Shining World

Enlightenment Sickness and the Rich Inner World

Jason: Ramji, recently I have really started to contemplate what it means to withdraw my attention from the outer world and to devote myself within. Even after realizing the Self and learning that life is a zero-sum game, the ego remained onboard congratulating itself on a job well done. It was like a kid at his father’s side ready to tell anyone what he knew, in my case, that life is a zero-sum but harboring a desire that success in the spiritual world would yield some sort of secret prize, in my case recognition for my goodness. “Love me, I’m a really good, kind, loving person.” The fact is that I’m no better or worse than anyone else. The idea that the true goal of Vedanta is improvement of the ego is the final battleground. As I begin to pull away from that thought and realign myself with this inner reality, I feel such a sense of relief and uncaused happiness. This feels like a very big door to walk through.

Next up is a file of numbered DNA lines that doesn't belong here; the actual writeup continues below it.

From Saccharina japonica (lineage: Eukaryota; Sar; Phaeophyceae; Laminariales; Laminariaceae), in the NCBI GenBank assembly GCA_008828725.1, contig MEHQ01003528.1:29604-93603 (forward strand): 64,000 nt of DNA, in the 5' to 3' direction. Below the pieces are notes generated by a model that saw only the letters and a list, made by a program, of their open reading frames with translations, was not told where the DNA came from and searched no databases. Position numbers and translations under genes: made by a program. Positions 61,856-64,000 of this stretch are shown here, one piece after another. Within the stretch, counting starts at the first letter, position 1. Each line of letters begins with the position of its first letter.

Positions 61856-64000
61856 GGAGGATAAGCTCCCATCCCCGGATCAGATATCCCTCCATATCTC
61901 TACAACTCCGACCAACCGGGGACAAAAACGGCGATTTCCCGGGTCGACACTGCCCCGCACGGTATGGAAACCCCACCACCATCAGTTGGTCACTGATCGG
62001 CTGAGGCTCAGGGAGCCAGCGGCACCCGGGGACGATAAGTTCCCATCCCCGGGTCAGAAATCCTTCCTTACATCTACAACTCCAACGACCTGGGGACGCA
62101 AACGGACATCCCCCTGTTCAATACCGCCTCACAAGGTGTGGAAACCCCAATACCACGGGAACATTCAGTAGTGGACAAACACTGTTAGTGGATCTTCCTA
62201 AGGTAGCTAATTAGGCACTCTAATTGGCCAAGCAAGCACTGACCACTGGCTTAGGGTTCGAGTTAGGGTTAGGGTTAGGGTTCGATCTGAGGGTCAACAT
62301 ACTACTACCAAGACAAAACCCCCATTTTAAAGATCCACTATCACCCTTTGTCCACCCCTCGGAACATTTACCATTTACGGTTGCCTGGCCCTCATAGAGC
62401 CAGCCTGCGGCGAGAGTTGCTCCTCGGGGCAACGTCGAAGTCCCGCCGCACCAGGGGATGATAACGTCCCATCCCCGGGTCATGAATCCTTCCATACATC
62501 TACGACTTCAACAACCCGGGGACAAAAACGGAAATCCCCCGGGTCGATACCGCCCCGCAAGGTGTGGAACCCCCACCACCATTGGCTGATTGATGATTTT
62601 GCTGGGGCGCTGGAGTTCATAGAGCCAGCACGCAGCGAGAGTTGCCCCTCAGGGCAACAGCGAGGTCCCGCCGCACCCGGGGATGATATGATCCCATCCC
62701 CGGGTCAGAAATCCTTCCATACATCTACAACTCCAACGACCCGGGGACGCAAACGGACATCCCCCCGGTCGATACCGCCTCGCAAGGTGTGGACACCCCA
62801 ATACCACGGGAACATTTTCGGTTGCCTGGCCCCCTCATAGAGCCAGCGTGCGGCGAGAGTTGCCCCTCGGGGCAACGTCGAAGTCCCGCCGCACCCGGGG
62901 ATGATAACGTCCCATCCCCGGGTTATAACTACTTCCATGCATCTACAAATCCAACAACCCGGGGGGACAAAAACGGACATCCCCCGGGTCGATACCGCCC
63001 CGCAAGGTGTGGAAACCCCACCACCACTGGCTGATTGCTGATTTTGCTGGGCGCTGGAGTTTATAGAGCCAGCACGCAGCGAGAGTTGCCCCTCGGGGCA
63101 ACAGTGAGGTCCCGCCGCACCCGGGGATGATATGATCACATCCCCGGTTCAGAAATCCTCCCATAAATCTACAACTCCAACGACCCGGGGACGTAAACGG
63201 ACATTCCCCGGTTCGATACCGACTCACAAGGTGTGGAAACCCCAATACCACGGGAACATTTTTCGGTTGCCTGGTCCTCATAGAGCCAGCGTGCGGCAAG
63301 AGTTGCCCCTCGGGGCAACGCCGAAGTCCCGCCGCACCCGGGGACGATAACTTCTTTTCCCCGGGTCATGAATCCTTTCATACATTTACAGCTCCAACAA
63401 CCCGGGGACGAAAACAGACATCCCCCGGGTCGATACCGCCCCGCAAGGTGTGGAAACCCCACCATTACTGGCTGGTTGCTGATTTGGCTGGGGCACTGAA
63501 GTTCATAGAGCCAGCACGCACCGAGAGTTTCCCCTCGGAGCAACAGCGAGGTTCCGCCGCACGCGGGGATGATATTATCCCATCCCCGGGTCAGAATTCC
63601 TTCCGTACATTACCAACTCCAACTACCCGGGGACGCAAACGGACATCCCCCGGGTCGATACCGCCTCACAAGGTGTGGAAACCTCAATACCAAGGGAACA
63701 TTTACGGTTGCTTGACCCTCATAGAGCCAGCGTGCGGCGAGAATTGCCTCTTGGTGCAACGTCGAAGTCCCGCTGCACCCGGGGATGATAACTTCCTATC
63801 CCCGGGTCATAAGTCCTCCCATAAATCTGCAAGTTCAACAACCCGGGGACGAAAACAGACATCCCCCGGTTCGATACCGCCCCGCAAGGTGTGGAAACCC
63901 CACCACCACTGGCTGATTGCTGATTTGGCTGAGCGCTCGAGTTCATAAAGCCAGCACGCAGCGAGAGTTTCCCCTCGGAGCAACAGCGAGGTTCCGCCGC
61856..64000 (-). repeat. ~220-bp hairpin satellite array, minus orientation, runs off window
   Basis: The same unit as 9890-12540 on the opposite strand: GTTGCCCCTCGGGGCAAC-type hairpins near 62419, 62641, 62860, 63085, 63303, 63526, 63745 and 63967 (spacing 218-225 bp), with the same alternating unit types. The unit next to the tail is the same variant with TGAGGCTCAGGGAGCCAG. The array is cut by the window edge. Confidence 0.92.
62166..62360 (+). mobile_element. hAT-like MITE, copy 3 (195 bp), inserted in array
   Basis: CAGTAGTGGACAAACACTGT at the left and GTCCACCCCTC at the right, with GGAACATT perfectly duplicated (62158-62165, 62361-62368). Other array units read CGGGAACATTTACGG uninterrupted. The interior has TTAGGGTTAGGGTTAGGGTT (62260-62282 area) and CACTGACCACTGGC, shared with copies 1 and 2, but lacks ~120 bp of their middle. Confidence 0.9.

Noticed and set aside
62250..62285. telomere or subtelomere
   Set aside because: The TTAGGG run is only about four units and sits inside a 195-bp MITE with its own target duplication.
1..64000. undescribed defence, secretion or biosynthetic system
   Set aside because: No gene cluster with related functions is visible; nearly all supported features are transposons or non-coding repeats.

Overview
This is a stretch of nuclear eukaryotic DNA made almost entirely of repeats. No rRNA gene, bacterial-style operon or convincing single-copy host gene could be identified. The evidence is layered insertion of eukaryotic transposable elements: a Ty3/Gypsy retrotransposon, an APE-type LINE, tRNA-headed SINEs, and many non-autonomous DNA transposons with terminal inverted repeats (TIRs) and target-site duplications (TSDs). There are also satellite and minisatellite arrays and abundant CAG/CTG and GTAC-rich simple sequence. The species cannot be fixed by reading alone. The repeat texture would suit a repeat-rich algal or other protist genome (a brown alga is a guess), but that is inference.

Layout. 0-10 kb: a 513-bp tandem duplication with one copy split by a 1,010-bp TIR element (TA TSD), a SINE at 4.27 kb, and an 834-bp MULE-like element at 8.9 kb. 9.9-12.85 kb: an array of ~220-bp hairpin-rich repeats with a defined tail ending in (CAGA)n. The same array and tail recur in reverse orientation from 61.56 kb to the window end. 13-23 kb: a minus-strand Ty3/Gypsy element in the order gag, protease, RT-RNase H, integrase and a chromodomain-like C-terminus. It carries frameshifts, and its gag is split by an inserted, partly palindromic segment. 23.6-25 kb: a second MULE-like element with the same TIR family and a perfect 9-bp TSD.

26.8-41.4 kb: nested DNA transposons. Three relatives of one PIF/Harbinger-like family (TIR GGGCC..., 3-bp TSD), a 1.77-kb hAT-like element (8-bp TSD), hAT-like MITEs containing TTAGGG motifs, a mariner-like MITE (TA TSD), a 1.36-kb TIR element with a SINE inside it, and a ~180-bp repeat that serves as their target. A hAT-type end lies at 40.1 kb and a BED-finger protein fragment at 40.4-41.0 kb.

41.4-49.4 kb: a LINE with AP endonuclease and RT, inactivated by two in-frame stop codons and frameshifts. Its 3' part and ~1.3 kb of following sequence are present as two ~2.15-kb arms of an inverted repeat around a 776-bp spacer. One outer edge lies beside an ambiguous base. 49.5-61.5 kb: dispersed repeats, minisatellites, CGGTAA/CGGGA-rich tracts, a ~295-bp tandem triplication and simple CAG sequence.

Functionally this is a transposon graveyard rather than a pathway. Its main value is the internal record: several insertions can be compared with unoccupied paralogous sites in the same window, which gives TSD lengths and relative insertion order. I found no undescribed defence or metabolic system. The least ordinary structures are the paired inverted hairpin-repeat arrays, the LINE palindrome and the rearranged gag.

James: I love your honesty, Jason! Seeing enlightenment sickness for what it is is a great blessing. Good for you. I wasn’t as sensitive as you, and my teacher had to take the piss out of my ego, which to my credit I accepted. It saved me a lot of grief. Most people who have not actually realized that life is a zero-sum and who realize the Self don’t want to hear that Self-realization is just the beginning of one’s spiritual life. They aren’t appreciative of the vast riches of the inner world, so they don’t listen when they are told that they are going off half-cocked pretending they are somehow special because they have discovered something that they should have known all along. They seek approval from others. The modern spiritual world is little more than a raft of man-babies crying for attention. With the help of the tradition, only you can validate yourself. The world, which is not actually real, meaning others haven’t a clue, because most people are so wrapped up in themselves they don’t really care about others. I feel so much compassion for the proud, hurt young men who condemn themselves to so much suffering because they abandon their teachers and only listen to the teachings that suit their fancy or seek teachers who will tell them what they want to hear.

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